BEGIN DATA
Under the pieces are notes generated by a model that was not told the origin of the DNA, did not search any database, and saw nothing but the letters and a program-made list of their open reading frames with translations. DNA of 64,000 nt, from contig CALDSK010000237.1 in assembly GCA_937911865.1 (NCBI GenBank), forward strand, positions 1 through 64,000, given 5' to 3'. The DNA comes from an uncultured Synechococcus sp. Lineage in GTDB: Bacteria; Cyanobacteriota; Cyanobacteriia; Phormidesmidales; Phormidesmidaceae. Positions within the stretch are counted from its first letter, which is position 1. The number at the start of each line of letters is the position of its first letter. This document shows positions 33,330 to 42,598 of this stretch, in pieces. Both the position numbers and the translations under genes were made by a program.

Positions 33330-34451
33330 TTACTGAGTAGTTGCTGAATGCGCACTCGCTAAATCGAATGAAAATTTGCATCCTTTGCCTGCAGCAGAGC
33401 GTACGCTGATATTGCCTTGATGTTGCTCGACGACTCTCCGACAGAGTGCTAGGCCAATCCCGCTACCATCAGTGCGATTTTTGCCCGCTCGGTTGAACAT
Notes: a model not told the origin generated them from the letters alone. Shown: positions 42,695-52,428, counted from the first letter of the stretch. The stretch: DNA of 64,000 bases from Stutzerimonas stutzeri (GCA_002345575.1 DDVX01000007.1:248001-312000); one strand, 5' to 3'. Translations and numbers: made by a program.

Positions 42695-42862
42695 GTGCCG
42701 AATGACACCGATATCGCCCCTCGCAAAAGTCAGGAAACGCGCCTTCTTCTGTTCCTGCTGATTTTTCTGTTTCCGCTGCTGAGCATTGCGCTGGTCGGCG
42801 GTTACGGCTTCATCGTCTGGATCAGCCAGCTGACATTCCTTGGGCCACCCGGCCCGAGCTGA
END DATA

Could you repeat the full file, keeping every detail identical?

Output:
Under the pieces are notes generated by a model that was not told the origin of the DNA, did not search any database, and saw nothing but the letters and a program-made list of their open reading frames with translations. DNA of 64,000 nt, from contig CALDSK010000237.1 in assembly GCA_937911865.1 (NCBI GenBank), forward strand, positions 1 through 64,000, given 5' to 3'. The DNA comes from an uncultured Synechococcus sp. Lineage in GTDB: Bacteria; Cyanobacteriota; Cyanobacteriia; Phormidesmidales; Phormidesmidaceae. Positions within the stretch are counted from its first letter, which is position 1. The number at the start of each line of letters is the position of its first letter. This document shows positions 33,330 to 42,598 of this stretch, in pieces. Both the position numbers and the translations under genes were made by a program.

Positions 33330-34451
33330 TTACTGAGTAGTTGCTGAATGCGCACTCGCTAAATCGAATGAAAATTTGCATCCTTTGCCTGCAGCAGAGC
33401 GTACGCTGATATTGCCTTGATGTTGCTCGACGACTCTCCGACAGAGTGCTAGGCCAATCCCGCTACCATCAGTGCGATTTTTGCCCGCTCGGTTGAACAT
Notes: a model not told the origin generated them from the letters alone. Shown: positions 42,695-52,428, counted from the first letter of the stretch. The stretch: DNA of 64,000 bases from Stutzerimonas stutzeri (GCA_002345575.1 DDVX01000007.1:248001-312000); one strand, 5' to 3'. Translations and numbers: made by a program.

Positions 42695-42862
42695 GTGCCG
42701 AATGACACCGATATCGCCCCTCGCAAAAGTCAGGAAACGCGCCTTCTTCTGTTCCTGCTGATTTTTCTGTTTCCGCTGCTGAGCATTGCGCTGGTCGGCG
42801 GTTACGGCTTCATCGTCTGGATCAGCCAGCTGACATTCCTTGGGCCACCCGGCCCGAGCTGA